Storm systems, driven by persistent low pressure near Alaska, are churning waters to dangerous levels along the West Coast of the United States.
The focus of the punishment from massive waves is from southern Washington state through central California. The San Francisco Bay area is one region taking the brunt, with waves expected to reach 30 to 40 feet (9 to 12 metres) in height through Tuesday.
It's even been enough to postpone a surfing competition.
An off duty NWS employee captured a large wave topping the Tillamook Rock lighthouse this PM. Large seas will continue well into Monday so please stay off jetties & use caution if you plan on visiting beaches along the Oregon and Washington coastline. #pdxtst #orwx #wawx pic.twitter.com/NWoVCxVcDs— NWS Portland (@NWSPortland) December 17, 2018
This event is huge, and truly affecting the whole West Coast. High surf warnings extend from north of the Oregon and Washington border to about a two-hour drive north of Los Angeles.
High surf advisories or gale warnings stretch from the Canada to Mexico border.
"The dramatic wave heights are related to a consistent fetch of wind action that . . . has origins up near Alaska," Marshall Shepherd, professor of atmospheric sciences at the University of Georgia, writes at Forbes.
As can be seen in the image above (where blue is low pressure and orange is high pressure), the cause of the widespread and life-threatening breakers along the West Coast is this massive upper-level low-pressure complex spinning around the Gulf of Alaska
The gigantic gyre is blasting storm after storm at the West Coast. It's also fostering ideal conditions for strong winds to blow over hundreds of miles of ocean, virtually unaltered, which piles up mammoth waves in the process.
Very large extratropical cyclone in the northeastern Pacific, driving rain and mountain snow into Washington/Oregon. Notice the terminator (day/night line) fails to reach far north Alaska as we near the December solstice. Still prelim non-operational #GOES17 imagery past 24 hours pic.twitter.com/dJOCQIcOc9— William Churchill (@ChurchillWx) December 15, 2018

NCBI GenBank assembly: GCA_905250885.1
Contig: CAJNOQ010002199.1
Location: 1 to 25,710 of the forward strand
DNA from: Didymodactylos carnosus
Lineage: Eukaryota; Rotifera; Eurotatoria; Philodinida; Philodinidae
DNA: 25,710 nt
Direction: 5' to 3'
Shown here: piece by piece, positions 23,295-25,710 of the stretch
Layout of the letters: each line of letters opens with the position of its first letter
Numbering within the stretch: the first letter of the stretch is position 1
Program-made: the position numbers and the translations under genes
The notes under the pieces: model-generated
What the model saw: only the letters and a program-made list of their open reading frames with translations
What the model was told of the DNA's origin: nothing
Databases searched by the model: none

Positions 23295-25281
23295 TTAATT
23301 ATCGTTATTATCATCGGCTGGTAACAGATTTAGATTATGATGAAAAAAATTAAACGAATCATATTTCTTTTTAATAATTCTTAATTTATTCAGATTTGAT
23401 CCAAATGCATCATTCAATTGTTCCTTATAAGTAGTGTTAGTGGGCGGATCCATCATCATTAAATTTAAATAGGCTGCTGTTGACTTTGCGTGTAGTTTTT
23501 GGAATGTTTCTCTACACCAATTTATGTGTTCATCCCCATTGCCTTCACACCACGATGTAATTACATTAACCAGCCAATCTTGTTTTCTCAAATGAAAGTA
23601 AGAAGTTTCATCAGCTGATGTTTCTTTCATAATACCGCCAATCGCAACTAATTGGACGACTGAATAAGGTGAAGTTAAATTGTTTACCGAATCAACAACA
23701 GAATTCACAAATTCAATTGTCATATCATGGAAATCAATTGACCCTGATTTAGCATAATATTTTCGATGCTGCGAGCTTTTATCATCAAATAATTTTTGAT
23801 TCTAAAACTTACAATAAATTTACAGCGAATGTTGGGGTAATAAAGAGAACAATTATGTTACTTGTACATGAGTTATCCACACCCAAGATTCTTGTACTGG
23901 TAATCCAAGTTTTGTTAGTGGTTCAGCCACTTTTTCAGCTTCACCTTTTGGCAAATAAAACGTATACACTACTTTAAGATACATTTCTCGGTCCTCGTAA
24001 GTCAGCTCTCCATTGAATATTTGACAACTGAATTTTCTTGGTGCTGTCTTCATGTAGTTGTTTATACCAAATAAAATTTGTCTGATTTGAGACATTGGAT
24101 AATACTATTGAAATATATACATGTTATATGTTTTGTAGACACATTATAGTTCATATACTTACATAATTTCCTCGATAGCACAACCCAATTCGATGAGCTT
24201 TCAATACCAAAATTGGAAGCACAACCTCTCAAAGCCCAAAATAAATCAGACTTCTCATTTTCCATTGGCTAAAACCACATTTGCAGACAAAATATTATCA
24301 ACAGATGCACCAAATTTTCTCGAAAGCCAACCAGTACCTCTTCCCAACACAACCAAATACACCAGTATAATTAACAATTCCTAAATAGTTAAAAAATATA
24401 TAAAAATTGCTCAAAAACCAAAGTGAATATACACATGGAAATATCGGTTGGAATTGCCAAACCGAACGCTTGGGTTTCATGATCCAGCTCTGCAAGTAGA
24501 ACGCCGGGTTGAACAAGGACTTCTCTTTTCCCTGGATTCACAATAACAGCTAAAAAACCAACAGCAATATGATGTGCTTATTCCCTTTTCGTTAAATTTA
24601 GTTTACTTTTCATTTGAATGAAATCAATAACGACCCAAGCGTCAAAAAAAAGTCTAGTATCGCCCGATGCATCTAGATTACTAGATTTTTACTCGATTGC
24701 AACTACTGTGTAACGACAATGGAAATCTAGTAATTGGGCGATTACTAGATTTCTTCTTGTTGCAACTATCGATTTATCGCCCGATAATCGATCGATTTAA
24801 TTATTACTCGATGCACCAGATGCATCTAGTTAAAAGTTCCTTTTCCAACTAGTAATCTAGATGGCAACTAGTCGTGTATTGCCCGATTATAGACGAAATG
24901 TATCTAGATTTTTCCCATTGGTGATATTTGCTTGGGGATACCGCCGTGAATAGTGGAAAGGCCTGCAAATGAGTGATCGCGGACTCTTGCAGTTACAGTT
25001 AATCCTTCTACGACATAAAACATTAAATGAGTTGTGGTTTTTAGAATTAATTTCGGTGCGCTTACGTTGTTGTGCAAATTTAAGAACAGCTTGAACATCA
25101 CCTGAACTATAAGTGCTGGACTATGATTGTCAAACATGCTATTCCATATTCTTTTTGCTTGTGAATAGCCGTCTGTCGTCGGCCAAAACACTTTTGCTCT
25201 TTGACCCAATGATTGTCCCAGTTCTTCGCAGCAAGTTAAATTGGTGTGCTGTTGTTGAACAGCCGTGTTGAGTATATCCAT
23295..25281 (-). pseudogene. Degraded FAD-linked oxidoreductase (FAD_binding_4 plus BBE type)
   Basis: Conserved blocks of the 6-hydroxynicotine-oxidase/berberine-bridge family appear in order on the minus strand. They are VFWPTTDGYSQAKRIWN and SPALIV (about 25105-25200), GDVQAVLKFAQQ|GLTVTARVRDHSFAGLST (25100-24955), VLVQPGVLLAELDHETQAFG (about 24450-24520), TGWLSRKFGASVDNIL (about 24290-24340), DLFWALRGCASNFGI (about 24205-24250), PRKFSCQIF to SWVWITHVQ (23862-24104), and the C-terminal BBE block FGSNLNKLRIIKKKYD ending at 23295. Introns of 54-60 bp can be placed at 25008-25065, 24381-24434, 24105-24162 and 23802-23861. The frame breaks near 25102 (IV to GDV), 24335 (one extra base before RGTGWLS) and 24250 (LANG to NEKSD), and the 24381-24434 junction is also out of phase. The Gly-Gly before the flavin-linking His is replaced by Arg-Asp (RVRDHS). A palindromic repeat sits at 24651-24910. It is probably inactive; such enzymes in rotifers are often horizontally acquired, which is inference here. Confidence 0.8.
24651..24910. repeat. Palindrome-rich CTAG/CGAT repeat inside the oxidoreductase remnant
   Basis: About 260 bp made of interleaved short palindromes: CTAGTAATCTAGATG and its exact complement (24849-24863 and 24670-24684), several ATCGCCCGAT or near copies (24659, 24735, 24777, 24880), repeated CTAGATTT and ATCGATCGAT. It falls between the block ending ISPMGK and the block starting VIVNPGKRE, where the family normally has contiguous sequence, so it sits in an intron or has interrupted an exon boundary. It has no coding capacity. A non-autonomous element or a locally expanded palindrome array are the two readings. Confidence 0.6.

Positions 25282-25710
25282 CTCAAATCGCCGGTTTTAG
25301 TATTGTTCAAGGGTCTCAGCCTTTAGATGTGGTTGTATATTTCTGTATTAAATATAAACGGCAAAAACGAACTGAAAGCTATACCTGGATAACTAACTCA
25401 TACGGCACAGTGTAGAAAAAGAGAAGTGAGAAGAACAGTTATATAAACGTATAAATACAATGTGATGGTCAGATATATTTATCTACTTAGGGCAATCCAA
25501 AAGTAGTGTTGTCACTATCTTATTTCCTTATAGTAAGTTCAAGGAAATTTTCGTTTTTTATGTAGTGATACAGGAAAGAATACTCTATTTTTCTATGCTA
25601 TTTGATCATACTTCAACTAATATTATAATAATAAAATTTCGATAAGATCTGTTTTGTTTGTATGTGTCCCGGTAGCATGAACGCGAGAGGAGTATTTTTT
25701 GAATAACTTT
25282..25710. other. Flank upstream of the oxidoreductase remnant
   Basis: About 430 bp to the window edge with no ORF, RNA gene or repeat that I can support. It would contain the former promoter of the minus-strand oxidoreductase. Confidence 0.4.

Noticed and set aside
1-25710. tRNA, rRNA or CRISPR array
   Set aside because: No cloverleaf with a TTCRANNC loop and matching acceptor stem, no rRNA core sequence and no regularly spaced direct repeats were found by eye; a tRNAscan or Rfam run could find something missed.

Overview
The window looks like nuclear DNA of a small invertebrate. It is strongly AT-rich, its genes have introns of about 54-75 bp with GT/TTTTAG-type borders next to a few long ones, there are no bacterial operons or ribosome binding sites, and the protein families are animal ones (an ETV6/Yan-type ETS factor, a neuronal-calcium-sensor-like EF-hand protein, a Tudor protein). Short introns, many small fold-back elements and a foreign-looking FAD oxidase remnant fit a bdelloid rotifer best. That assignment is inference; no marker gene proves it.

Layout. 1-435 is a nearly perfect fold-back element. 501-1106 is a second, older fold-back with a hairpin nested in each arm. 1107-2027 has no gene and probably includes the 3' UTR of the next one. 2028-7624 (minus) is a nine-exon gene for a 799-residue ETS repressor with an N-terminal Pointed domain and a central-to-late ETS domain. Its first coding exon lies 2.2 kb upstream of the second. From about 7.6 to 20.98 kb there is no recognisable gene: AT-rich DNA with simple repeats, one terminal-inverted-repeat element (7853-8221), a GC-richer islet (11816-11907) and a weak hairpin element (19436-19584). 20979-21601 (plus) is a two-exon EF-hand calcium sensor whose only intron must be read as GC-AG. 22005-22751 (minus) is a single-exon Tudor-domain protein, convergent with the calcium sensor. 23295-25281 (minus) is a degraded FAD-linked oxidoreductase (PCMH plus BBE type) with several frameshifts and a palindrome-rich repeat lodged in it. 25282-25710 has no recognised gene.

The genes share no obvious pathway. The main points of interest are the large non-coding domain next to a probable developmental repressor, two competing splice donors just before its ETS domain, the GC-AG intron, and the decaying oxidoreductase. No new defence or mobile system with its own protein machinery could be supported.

Expectations are for conditions so extreme that the National Weather Service in the San Francisco Bay tweeted, "STAY WELL BACK FROM THE OCEAN OR RISK CERTAIN DEATH."
The urgency highlights the unusual risk posed by this round of mega-swells.
Northern California, including the San Francisco Bay area, should end up with the worst of these pounding waves at the shoreline. The peak of the peak may be Monday, when waves in the 25- to 40-foot (8- to 12-metre) range could be common.
Some could even exceed 50 feet (15 metres), according to the Weather Service.
To the north of the Bay Area, wave heights in the 25- to 35-foot (8- to 11-metre) range are likely across the Northern California coast and into Oregon.
Heights slowly trail off to the north, but coastal zones north into Washington state face the risk of widespread strong winds as well as rainy conditions.
From Los Angeles and to the south, the wave action is enough for surf advisories with predicted heights between about 4 and 10 feet (1.2 and 3 metres) to the border with Mexico.
Heading north along the coast from the Los Angeles area, wave heights climb to 15 to 25 feet (5 to 8 metres) across central portions of the California coast.
No major change in the pattern that is bringing this storminess ashore is expected in the short term, but the current intensity of the Alaskan low should wane in the days ahead.
While large waves are likely for parts of the West Coast beyond Tuesday, the danger should be somewhat mitigated after that point.
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This article was originally published by The Washington Post.